As for me, Johan Cruyff died on a Thursday at 1.35pm. This Wednesday marked the fifth anniversary of that sad day, so it could well be 3:35 or 5:35 on a Friday, who knows: actually, I only remember precisely what the minute hand was reading when the news was communicated to me. Also that I was in a waiting room at the Álvaro Cunqueiro Hospital and that Pablo’s mother had just arrived, so I turned to a self-service machine to avoid the spectacle of holding back tears in front of her. In that way I was caught by the call from Amaya Iríbar to order me a column on the news of the day. And there she is to deny it, but I think I answered something like “A column about what, Amaya”. Until that moment I had not heard of the death of the Prophet and I imagine that I would be left wondering what good it is for one to declare oneself his apostle almost daily if, when push comes to shove, he is not there to be one of the first to get depressed.
As is often the case in these cases, a fan’s first impulse is to burn it all down: you get home, eat something light, sit down at the keyboard, and start collecting late bills from the idol’s declared enemies. The war unleashed around his figure had been so bloody that the bile oozes through the pores of the skin at the slightest stimulus, especially when the bar of the spurs is placed on the end point of life, in the farewell to a stranger that has made you immensely happy. Doubts about the nature of the text lasted me half a minute because I immediately realized the real challenge I was facing: how to explain to poor Pablo that Cruyff had died.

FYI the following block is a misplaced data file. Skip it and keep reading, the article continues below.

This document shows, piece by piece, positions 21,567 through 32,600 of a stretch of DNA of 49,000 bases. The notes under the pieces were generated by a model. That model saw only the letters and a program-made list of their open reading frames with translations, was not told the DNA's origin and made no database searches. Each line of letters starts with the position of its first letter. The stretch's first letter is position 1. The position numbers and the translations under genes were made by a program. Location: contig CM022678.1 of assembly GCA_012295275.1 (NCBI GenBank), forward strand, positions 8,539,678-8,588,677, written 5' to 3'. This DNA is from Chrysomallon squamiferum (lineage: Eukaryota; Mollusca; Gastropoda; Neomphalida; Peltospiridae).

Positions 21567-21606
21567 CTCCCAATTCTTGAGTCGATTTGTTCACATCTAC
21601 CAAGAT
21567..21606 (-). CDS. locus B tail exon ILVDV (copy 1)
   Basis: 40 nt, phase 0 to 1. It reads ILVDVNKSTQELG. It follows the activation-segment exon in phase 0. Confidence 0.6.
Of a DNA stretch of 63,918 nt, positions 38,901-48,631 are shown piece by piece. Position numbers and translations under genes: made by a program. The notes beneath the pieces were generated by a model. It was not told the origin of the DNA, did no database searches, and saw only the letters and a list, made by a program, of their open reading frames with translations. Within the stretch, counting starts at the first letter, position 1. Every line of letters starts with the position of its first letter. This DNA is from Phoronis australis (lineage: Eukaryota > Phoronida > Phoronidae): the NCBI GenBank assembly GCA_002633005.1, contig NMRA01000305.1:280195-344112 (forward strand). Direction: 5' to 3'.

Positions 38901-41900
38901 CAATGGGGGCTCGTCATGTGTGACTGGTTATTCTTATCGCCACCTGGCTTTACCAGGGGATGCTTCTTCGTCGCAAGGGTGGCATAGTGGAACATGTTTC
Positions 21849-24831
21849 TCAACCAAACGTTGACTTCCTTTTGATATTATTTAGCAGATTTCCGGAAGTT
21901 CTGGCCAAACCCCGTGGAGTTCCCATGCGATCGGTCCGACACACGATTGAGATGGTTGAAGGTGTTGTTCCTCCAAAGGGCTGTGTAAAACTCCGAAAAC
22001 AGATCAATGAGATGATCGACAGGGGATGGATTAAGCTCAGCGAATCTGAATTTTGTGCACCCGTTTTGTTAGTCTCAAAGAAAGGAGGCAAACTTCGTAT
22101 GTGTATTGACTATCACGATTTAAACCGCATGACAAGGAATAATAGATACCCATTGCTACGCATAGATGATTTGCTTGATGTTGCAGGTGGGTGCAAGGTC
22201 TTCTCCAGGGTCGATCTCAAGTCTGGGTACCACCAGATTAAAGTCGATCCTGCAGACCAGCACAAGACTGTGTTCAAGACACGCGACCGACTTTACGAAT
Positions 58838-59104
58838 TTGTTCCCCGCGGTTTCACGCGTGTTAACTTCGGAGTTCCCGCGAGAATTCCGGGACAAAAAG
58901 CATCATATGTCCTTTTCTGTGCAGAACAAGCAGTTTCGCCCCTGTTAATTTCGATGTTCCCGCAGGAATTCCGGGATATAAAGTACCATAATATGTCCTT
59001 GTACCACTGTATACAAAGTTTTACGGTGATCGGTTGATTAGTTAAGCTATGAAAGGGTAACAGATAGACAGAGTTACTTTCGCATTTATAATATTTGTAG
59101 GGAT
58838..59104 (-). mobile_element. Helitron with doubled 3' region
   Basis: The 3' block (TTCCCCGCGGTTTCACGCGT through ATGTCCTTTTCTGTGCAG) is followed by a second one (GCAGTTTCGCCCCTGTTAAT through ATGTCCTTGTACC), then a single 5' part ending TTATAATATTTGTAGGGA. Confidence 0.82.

So little is known about coma that one always chooses the simple way: to continue as if nothing had happened, to think that that body lying on a bed is that of your friend lazily asleep, nothing that one should treat too seriously. But there it is, too, the fear of screwing it up, of ending up doing what you shouldn’t and interfering with the fragile healing process. Telling a comatose cruyffista – and unrepentant, of course – that Johan has died, that he will never enjoy his analyzes and statements again, that imitating his unmistakable accent at gang dinners will no longer have the same grace, nor did it seem the best of motivations to help him wake up.
The fact is that, when it was my turn to go to the room, the first thing I did was turn off the television, explain to his mother my theory about the null benefits of her son finding out about Cruyff’s death, and read him some pages of the sports press of that day: it was about keeping him informed but not overly informed. “Remind me to talk about one thing when you wake up”, I told. And I went home ready to purge the sadness that one feels when, waiting for good news about a loved one, he learns of the physical death of the myth, of the idolized stranger. I like to think that this was the last lesson that Johan Cruyff left me almost exclusively: that life, too often, is not much more than a sum of pending conversations, if not impossible.